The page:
And here, in the greatest nation in the world, and with the greatest potential in the history of man, we have a choice – each of us: To divide and conquer, chasing material happiness, or to conquer our own hunger and find satisfaction in living with less.

Everyone wants to change the world, but few are willing to change themselves.

If we were to put in an honest day’s work, and were mindful about how we spend our earnings, we could all earn enough to survive and be comfortable. But that’s not enough for us. We want more than survival and comfort. We chase material things that our culture has trained us to believe will make us happy. It’s not our fault. It’s not our culture’s fault. It’s just what has happened to us, and we’ve been this way for some time now.

What’s worse, many of us have fallen into the habit of living outside of our means. Worse still, there are institutions who cater to this and promise us material possessions right now, at a ludicrous and often impossibly higher price later. It’s not honest, but it’s not their fault. It’s not our fault. It’s just what we’ve become, voracious consumers.

But we justify this, because we think this or that purchase decision will brings us happiness. It might bring us momentary happiness, better described as pleasure, but this too fades, and we soon discover something else that if we could only get in our hands, would bring us lasting happiness. But it doesn’t.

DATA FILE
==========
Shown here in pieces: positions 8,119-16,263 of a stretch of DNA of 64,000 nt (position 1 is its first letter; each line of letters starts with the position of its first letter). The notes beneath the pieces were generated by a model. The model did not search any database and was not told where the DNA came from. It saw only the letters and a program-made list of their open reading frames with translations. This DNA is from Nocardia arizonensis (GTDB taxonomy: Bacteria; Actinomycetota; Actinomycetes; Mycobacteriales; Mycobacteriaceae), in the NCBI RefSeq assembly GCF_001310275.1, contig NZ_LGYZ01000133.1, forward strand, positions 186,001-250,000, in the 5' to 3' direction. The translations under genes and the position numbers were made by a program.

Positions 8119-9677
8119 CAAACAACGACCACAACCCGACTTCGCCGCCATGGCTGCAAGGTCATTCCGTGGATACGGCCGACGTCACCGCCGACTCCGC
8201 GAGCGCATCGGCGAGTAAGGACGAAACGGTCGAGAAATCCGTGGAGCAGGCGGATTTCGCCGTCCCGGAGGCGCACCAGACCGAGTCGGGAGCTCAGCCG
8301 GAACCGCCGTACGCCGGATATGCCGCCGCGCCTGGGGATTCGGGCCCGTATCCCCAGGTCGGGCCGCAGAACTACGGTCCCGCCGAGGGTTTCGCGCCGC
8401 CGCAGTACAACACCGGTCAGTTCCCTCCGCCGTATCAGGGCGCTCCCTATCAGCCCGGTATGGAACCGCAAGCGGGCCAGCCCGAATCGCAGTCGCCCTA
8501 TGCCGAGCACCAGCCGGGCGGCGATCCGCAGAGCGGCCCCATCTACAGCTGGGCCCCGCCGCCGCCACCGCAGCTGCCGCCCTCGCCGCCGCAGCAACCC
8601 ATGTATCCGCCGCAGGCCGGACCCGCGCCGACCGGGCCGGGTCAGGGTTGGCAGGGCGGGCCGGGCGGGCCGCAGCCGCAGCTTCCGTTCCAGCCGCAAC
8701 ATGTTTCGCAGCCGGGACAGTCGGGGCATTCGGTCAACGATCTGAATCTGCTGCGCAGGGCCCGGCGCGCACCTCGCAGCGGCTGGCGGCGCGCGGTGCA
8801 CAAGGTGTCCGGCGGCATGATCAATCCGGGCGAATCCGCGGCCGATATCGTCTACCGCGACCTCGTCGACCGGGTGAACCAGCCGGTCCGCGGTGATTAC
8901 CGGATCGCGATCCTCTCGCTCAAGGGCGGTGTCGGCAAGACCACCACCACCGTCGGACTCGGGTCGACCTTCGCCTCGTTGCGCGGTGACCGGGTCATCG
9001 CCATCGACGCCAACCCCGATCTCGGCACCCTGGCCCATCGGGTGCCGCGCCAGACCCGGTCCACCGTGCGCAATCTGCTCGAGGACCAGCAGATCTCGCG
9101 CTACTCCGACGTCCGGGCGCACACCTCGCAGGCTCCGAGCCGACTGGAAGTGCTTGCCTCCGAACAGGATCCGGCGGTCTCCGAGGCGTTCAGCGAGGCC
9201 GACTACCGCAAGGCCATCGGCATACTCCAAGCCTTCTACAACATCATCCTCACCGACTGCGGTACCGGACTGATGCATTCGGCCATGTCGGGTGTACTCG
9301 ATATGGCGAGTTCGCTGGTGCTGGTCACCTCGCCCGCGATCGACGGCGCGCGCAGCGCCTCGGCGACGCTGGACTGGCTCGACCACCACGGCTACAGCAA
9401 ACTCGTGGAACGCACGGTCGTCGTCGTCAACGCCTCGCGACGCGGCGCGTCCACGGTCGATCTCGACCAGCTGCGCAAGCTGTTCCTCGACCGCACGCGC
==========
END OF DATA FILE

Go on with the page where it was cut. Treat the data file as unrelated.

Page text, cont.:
This cannot go on.

It is fortunate that America, in tandem with much of the rest of the planet, is in the midst of revolution.

As with any revolution, new ideas emerge as dominant forces in society. Ideally, as we transition, we would do right to infuse family values into our societal structures.

For in the family, within the walls of our own homes, we seek to complete – rather than compete against – one another. We put our own needs behind the needs of our spouse and our children. And we work not for our own gain and happiness, but for their gain and happiness, which in turn makes us happy.

The ability of the human mind is amazing. But better still, the capacity of the human heart is endless. It is possible for us to care for others outside our walls, just as we care for those within. This we know as we have all learned to love and accept friends and neighbors – otherwise complete strangers – as family.

Albert Einstein, his life a testament to the potential of both the mind and heart, made many contributions to our world. Chief among them was this pearl of wisdom:

“A human being is part of a whole, called by us the Universe, a part limited in time and space. He experiences himself, his thoughts and feelings, as something separated from the rest; a kind of optical delusion of his consciousness. This delusion is a kind of prison for us, restricting us to our personal desires and to affection for a few persons nearest us. Our task must be to free ourselves from this prison by widening our circles of compassion to embrace all living creatures and the whole of nature in its beauty.

In a single word: altruism.